Contains spoiler-y discussion of all things Doctor Who.
As reported yesterday, Steven Moffat has been teasing people again. As an ex-teacher, you’d hope he’d know better, but we know now that he’s a dreadful flirt, and not to be trusted: ‘I’ve been lying my arse off for months.’
Rule One: The Showrunner lies. But he lies so much that when he says he lies, we aren’t sure if he’s lying.
So when Moffat talks about regeneration, and says “He can only regenerate twelve times,” and “I think you should go back to your DVDs and count correctly this time. There’s something you’ve all missed”, there’s an inevitable mixture of frustration, excitement, and suspicion.
The simplest possible explanation is that he’s lying. This is unlikely. Moffat plays these mind-games with us, like a cross between Councillor Goth and Old Gregg, to stir up speculation, get some column inches, and also because he knows that we enjoy the detective work. Lying would only produce false expectations that would mainly lead to disappointment, so hinting at the truth is more likely. It’s still worth taking with a pinch of salt though, because no-one wants to show their hand too early.
So, given that we don’t know how much of this is true, and that he might just be trying to drum up sales for the new release of The Tenth Planet, what could Mr Moffat mean?
Two Doctors were never seen to regenerate. The Eighth Doctor only features in one film, and we don’t even see the events leading up to his regeneration. Speculation has been focussed here. We all know that there is a gap, and we all know that regeneration cycles can by biologically augmented (the Master is offered a new cycle in The Five Doctors). Back at this point where there were Time Lords, could the Doctor have been offered new lives? More than that, if it was the Eighth Doctor who fought in the Time War – which is still unconfirmed, but suspected – then obviously the Time Lords would want to give themselves an advantage (even if they were doing incredibly stupid things like putting loads of Daleks into handy, travel-sized prisons during the conflict).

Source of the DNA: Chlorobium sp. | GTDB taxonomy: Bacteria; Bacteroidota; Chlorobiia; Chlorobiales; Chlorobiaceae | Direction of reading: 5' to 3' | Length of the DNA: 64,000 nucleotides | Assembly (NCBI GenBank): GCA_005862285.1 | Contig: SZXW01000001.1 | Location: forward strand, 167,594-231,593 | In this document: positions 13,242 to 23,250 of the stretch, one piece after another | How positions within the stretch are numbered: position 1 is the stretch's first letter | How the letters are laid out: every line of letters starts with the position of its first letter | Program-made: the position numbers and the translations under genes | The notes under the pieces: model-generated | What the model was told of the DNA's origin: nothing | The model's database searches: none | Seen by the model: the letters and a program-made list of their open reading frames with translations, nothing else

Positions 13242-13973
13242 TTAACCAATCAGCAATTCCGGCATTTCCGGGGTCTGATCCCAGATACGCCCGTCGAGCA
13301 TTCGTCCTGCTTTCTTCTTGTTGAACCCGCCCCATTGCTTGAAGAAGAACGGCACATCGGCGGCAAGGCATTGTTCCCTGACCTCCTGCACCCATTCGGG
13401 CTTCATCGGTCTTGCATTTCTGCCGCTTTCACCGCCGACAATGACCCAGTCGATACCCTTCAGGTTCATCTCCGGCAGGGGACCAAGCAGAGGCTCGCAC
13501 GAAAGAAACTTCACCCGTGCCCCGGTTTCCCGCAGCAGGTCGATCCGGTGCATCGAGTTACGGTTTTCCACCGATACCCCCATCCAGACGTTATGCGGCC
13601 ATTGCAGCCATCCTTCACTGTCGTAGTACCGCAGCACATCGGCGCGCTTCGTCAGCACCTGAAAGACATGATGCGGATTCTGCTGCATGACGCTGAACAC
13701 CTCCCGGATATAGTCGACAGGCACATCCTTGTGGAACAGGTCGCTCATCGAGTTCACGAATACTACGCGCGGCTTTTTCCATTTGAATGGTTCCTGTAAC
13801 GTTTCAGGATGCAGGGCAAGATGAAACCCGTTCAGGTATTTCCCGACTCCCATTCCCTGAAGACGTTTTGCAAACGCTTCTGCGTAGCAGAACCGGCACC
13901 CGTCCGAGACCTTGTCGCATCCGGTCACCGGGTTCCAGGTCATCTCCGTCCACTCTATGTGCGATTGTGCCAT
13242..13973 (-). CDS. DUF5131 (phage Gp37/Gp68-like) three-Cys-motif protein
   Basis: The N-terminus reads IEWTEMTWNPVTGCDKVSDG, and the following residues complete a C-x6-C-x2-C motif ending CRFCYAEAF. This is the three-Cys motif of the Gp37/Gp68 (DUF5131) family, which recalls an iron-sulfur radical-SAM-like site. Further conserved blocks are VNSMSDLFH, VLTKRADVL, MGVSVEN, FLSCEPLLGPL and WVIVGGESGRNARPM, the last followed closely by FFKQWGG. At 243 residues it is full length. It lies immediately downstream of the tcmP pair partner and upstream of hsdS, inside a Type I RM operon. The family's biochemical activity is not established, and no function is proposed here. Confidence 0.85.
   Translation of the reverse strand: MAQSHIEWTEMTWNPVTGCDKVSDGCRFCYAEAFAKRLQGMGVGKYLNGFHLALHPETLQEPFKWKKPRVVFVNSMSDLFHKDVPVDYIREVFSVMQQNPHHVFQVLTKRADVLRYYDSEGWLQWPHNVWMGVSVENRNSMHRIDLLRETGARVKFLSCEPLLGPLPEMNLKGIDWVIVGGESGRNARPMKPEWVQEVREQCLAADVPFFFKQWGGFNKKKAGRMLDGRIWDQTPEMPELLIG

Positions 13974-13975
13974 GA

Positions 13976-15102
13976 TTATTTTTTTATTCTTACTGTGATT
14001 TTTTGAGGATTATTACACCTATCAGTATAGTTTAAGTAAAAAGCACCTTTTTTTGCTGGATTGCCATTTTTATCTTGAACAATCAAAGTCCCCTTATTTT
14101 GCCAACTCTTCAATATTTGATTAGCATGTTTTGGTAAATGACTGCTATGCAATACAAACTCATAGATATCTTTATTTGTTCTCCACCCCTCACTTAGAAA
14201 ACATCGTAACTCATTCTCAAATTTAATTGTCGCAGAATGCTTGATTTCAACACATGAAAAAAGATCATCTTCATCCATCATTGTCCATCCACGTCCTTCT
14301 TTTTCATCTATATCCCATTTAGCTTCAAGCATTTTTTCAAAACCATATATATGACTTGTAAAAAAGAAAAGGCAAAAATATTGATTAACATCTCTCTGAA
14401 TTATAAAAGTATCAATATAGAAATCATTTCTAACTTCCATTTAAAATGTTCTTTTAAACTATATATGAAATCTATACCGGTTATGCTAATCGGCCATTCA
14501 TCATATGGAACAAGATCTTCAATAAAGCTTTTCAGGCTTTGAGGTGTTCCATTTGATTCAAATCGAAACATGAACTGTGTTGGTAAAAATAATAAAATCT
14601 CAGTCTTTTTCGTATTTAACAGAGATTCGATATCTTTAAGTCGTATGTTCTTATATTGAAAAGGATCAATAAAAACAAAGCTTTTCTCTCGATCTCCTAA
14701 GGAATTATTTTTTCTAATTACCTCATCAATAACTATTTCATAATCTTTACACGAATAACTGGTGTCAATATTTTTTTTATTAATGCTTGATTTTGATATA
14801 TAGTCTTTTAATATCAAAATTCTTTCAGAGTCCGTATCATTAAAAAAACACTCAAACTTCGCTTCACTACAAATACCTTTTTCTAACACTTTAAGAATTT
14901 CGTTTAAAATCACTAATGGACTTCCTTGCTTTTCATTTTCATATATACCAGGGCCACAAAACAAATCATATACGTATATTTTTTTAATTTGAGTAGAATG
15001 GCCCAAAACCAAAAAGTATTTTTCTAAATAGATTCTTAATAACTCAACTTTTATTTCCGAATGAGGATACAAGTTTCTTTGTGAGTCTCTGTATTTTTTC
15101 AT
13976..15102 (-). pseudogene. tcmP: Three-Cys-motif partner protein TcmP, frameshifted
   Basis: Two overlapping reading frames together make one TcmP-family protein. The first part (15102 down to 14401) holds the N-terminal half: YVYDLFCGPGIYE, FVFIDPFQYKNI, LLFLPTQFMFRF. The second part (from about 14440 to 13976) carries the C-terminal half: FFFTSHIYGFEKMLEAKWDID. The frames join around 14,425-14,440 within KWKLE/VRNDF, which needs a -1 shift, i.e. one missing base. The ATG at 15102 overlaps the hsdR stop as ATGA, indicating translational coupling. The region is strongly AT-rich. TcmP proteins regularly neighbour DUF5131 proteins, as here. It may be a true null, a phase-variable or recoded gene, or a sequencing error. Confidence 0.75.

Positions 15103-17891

However, when Moffat says it’s something we’ve all missed, there was already existing speculation that the John Hurt version of the Doctor was a missing incarnation between the Eighth and Ninth, and was the Doctor who fought the Time War. A theory I haven’t seen (though it might well be circulating around somewhere) is that the Eighth Doctor dies.
As in no-regeneration. The end. Dead.
We know, however, that the Master was resurrected for the Time War by his own people, so why wouldn’t they do the same for the Doctor? This potentially covers The Brain of Morbius issue (other incarnations are shown on a screen, and it’s unclear whether these are the Doctor or Morbius, though later dialogue would suggest it wasn’t the Doctor) and also explains how Christopher Eccleston’s Doctor is now younger than Sylvester McCoy’s (900 years old, as opposed to 953), and gives us a fair few more incarnations to play with before the twelve regenerations limit is up.
Even in the wake of The Name of the Doctor, featuring Ol’ Sixie merrily striding past Clara, it’s hard to see how something so reliant on continuity will make it into an anniversary special. Applying Occam’s Razor again, it’s most likely that the Hurt Doctor will be a missing incarnation and that one of the previous regenerations won’t have counted (for reasons that can be rattled off quickly with one line of exposition).